As my Virtual Assistant continues to build, I fill in gaps wherever I can, such as with freelance writing. I found a partner on freelancer.com, and I do regular writing for him. The pay on freelancer isn’t much, but “isn’t much” is superior to “nothing,” so I keep at it.
The two tasks I have been assigned more than any other are website article writing, and blog writing. It’s about what you would expect – here’s a subject, write an article or blog post about it. Make it (insert number here) words.
OK, let’s stop here and take a closer look at this requirement.
Those that know me – we’re talking physically, not just virtually – know I’m not much of an outgoing, chatty person. You know those stereotypes of men and women? I perpetuate one male stereotype in that I can say anything the average woman says in about 40 percent fewer words. I often marvel at how long it takes my wife to tell me a simple story.
Digitally, it can be similar. In building my VA network, I have subscribed to a bunch of newsletters – more than a dozen, probably getting close to 2 dozen. These newsletters are, obviously, virtual assistant-related. Because of the gender makeup of this industry, and the administrative professionals profession in general, the overwhelming majority of the newsletters are written by women. When I get one, I do a quick scan first, just to get a feel for the subject matter. Sometimes it’s news about a new trend, an upcoming education opportunity, networking stuff, or a pitch for me to buy something. There is value in all those things.
I can usually spot the sales pitch message easiest, for one main reason – the message is long. Very long. I see the side scroll bar, with a tiny darkened cursor, and I just start scrolling. And scrolling. And scrolling. Good grief, I think. Honey, I can tell you want me to buy something. Get on with it, will you? Let’s get to the point.
As I have been writing articles blog posts, I see that the scenario I just described is exactly what a lot of people want. Words, words and more words! Sometimes it’s fairly easy to get a bunch of words written down. Sometimes it’s not, especially if you are not “wordy” by nature. I might get a job asking for a 700-word article or post. I’ll research the subject, start writing, and get to the point where I believe I have written more words about this subject than all articles/posts combined, ever. Then I look at the bottom of my screen and see “page 1 of 1 442 words.” WTH???? That can’t be possible! Why does this crazy client want all these words?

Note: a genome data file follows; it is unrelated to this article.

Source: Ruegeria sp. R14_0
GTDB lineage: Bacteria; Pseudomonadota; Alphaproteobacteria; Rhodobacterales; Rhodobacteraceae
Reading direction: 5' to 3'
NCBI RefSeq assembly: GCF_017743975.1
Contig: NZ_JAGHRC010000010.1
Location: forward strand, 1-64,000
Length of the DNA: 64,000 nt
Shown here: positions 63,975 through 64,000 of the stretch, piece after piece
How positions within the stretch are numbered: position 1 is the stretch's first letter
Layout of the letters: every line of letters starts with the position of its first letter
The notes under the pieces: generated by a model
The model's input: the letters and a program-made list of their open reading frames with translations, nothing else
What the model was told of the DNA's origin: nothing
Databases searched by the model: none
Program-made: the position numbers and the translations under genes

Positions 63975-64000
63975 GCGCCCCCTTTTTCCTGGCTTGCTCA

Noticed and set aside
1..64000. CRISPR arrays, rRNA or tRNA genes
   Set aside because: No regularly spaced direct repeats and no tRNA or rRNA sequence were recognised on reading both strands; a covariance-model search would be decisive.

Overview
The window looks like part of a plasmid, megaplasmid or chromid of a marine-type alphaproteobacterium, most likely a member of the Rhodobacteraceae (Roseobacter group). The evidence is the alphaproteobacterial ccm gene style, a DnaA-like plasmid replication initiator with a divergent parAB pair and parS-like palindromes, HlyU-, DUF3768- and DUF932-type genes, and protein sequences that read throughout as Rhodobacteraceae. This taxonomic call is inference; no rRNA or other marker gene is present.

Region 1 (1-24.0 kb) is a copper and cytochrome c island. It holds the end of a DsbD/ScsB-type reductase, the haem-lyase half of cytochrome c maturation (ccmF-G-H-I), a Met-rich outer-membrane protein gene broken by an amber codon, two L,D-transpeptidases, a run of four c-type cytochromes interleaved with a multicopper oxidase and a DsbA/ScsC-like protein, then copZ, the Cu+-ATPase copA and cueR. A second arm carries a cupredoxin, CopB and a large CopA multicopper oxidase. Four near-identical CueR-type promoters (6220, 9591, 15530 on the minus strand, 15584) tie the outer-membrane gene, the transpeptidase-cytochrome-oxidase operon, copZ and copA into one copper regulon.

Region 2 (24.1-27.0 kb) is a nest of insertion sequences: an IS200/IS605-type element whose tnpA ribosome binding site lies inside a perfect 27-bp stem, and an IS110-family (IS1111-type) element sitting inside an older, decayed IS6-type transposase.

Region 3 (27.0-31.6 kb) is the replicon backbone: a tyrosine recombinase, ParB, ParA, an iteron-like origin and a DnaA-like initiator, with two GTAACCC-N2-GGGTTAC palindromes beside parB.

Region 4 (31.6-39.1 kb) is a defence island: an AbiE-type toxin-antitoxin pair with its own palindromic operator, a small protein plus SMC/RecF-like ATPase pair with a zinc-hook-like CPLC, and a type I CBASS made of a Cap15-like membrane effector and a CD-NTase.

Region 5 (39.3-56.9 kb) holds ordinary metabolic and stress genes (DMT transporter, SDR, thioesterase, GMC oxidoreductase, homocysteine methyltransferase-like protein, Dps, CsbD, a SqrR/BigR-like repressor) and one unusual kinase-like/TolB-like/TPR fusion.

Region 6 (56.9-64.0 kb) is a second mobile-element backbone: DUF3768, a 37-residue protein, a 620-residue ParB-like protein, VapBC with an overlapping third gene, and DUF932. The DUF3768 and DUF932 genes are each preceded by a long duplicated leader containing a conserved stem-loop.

Here’s the thing about words – they can be very powerful regardless of the quantity. Think of objects used to cut things. A chainsaw is powerful, and very large in size. But a sliver of glass that is less than a centimeter in length can make you bleed just as much if it cuts in a critical place.
If you desire to show you are an expert, or are discussing a very complex subject, having length to the writing may be warranted. There are also times when fewer words can make a greater impact. A good writer knows which way to go based on the subject matter and the needs of the audience.
In many cases, the key is not the number of words used, but which words you use. Everyone who has a digital presence wants to be on that first page of results when someone goes to Google and searches our area of expertise. Google and the other search engines looks for certain words when ranking the search results. The practice of knowing those key words and using them so that the search engines will find your content is called Search Engine Optimization, or SEO. If a competitor has a 1,500-word article about a subject you also specialize in, but doesn’t have any of those key words, you can beat that competitor to the top of the search rankings if you have a 500-word article that has all the important key words.
COMMERCIAL BREAK – If you are a business owner that needs content for your website or blog, Full Force Enterprises can help. Just do the “contact us” thing.
What about you? Are you wordy or the strong silent type?